General Motors (GM) on Thursday said it was recalling 3,196 Chevrolet Express and GMC Savana full-size vans with a compressed natural gas (CNG) option to check for a possible hazard in the vehicles CNG regulator. GM said the recall also includes an additional 13 vehicles in Canada.
The two GM cargo van brands were first offered with a CNG or propane (LPG) option in 2010 (see Daily GPI, May 19, 2010). They were initially available in 2011 models that were sold starting in late 2010, targeted to fleet operators.
In its recall announcement, GM said some of the vans could have a CNG high-pressure regulator that leaks natural gas; however, it also said that it was so far unaware of “any fires, crashes, or injuries as a result of this issue.”
“Dealers or fleet operators will inspect and, if necessary, replace the regulator,” a GM spokesperson said. “Parts are on order and customers will be notified by letter when they are available.”
Four years ago in launching the CNG vans, GM officials said they were responding to requests from fleet operators and following through on a “growing industry commitment to expand the CNG and LPG infrastructure in key fleet markets.”
The GM announcement comes at a time when several major new CNG fueling stations and large transit bus purchases were announced in mid-September, continuing a trend in several regions. The announcements included 80 additional CNG buses in Las Vegas, NV, and another 16 on order in South Bend, IN.
The Regional Transportation Commission of Southern Nevada has $7.67 million worth of plans in place to purchase up to 400 CNG buses through 2017 with the first 80 coming this year from a local dealer, RO Bus Sales.
Upfitter Impco Technologies converted Ford E-450 chassis buses with 6.8-liter natural gas vehicle (NGV) engines to run on CNG. Impco installed a fuel system with Hexagon Lincoln CNG fuel cylinders. Fuel capacity is the equivalent of a 55-gallon gasoline fuel tank.
In Indiana, South Bend-based Transpo recently took delivery of the first of its 16 CNG New Flyer buses, sporting 8.9-liter ISL-G engines by Cummins Westport. Transpo officials said their transit system was the first in the state to have CNG coaches.
Transpo also said it will seek bids in the next few weeks for the construction of a public-access CNG fueling station in partnership with the city of South Bend.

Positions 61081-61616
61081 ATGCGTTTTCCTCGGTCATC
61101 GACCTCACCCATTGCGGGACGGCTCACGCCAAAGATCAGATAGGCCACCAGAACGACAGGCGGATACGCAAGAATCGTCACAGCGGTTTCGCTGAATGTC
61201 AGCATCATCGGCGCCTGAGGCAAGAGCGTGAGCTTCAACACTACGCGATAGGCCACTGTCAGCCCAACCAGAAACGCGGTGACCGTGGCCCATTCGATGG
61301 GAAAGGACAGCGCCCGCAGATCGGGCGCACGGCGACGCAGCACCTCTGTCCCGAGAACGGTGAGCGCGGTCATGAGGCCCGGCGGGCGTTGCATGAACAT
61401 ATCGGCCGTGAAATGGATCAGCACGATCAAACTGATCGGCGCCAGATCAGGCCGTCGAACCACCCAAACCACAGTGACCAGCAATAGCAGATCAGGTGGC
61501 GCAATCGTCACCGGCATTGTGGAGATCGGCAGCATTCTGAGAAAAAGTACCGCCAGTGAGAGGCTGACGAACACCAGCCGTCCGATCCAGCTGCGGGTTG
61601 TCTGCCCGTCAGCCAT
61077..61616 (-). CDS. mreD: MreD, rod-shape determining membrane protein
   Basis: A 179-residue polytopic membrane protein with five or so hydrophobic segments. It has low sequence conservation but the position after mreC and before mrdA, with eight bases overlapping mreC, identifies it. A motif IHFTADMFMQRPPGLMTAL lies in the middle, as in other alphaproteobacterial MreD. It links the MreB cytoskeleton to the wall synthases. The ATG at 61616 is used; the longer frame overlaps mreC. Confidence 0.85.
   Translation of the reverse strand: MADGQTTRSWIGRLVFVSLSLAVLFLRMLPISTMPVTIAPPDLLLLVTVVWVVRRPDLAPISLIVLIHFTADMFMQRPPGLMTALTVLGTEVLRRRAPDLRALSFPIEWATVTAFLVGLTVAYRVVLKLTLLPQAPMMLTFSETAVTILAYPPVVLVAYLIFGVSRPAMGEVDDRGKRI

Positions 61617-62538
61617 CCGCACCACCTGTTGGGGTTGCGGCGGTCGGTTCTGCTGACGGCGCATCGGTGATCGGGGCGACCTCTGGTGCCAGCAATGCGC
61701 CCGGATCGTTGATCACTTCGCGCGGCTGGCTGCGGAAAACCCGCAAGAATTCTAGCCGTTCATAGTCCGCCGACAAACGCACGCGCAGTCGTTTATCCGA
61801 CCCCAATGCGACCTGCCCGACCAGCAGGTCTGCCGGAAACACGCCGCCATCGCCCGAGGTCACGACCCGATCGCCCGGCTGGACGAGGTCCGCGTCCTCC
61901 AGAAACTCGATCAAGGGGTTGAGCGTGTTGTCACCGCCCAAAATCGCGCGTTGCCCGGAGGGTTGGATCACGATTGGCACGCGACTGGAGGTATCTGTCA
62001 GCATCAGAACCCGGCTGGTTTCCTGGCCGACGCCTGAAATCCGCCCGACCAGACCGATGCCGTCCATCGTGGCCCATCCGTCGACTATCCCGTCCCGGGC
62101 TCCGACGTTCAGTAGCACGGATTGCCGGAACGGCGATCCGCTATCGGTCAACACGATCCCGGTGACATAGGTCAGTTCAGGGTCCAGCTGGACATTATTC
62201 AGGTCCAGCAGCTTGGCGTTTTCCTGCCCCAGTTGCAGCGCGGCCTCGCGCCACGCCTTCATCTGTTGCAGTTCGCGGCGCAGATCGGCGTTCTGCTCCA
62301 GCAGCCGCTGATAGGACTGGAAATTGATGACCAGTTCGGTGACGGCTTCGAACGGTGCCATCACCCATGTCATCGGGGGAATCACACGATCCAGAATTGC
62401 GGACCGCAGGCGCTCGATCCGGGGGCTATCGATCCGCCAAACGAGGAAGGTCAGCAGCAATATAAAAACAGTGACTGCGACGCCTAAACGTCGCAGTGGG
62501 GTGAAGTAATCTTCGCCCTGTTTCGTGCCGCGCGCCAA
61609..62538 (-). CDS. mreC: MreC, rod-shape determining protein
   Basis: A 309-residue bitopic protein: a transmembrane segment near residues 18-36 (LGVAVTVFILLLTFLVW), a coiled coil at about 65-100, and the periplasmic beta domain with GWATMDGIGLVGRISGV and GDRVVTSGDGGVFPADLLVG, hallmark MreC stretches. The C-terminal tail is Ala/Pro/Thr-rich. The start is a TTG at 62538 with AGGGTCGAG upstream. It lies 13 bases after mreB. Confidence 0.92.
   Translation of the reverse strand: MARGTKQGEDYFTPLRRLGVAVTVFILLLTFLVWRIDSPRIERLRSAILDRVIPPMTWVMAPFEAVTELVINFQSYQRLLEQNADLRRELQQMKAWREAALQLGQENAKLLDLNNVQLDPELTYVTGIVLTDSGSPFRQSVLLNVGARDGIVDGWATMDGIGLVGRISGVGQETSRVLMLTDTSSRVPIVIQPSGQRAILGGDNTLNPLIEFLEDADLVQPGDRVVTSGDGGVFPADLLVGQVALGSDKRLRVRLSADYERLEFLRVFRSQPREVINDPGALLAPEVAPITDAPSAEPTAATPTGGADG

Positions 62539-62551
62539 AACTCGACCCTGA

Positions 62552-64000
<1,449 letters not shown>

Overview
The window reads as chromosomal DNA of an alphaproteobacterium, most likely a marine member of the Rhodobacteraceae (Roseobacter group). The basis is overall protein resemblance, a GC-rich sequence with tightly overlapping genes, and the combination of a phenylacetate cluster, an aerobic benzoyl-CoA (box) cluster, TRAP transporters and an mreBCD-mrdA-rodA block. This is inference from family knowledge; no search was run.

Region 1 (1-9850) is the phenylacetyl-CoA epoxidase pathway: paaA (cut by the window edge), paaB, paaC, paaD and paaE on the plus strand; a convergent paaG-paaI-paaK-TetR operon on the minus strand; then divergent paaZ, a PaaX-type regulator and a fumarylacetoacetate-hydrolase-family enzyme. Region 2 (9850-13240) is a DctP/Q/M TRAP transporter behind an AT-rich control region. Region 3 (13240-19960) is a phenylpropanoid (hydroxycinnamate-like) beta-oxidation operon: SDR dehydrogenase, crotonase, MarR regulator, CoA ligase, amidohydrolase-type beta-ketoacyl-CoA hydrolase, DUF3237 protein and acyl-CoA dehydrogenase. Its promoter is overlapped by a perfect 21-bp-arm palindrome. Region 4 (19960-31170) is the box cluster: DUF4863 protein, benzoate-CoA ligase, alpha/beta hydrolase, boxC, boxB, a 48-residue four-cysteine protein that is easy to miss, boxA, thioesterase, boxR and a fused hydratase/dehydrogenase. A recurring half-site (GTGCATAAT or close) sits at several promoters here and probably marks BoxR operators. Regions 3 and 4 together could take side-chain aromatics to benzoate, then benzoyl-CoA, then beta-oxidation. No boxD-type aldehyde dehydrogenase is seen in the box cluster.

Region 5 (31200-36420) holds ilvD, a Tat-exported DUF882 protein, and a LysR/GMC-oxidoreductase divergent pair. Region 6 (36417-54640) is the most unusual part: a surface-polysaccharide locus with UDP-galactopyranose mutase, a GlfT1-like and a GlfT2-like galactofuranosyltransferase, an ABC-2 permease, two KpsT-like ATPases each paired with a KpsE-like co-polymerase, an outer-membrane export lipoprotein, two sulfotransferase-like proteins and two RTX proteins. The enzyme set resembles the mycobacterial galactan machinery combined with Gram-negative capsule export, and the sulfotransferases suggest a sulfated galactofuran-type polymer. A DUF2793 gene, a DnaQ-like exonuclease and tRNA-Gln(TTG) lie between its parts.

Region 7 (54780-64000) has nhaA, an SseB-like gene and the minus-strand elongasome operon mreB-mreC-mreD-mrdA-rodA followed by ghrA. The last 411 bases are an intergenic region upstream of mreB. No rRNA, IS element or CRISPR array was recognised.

Elsewhere other new CNG stations are being targeted by major natural gas transportation fueling companies: Trillium CNG, Clean Energy Fuels Corp. and TruStar CNG.
Clean Energy has built and opened the largest fast-fill CNG station in Missouri for the Kansas City Area Transportation Authority (KCATA). Clean Energy-IMW compressors allow for a transit bus to be refilled in seven minutes. This permits the transit authority to handle fueling of more than 200 buses each night.
Still in the process of fully converting its bus fleet, KCATA said its move away from diesel fuel to CNG is expected to cut its fuel bill next year by $500,000, and eventually up to $4 million annually when all of the fleet is on CNG.
Separately, in far south-central New York state, Trillium CNG and Mirabito Energy Products opened a public-access CNG fueling station in Kirkwood, NY, near Binghamton. The Class 8 CNG station will operate 24/7 using Trillium’s proprietary fast-fill hydraulic intensifier compressors with three fueling lanes and the capability of being expanded to five lanes.
To the west in Ohio, TruStar CNG said it plans to build a large time-fill and public fast-fill CNG fueling station for Kimble Recycling & Disposal in Canton, OH. It will accommodate up to 55 time-filled Kimble refuse trucks overnight, along with public-access fueling.
Kimble owns and operates more than 600 natural gas wells in Ohio, using them to supply its expanding garbage truck fleet, a TruStar spokesperson said.
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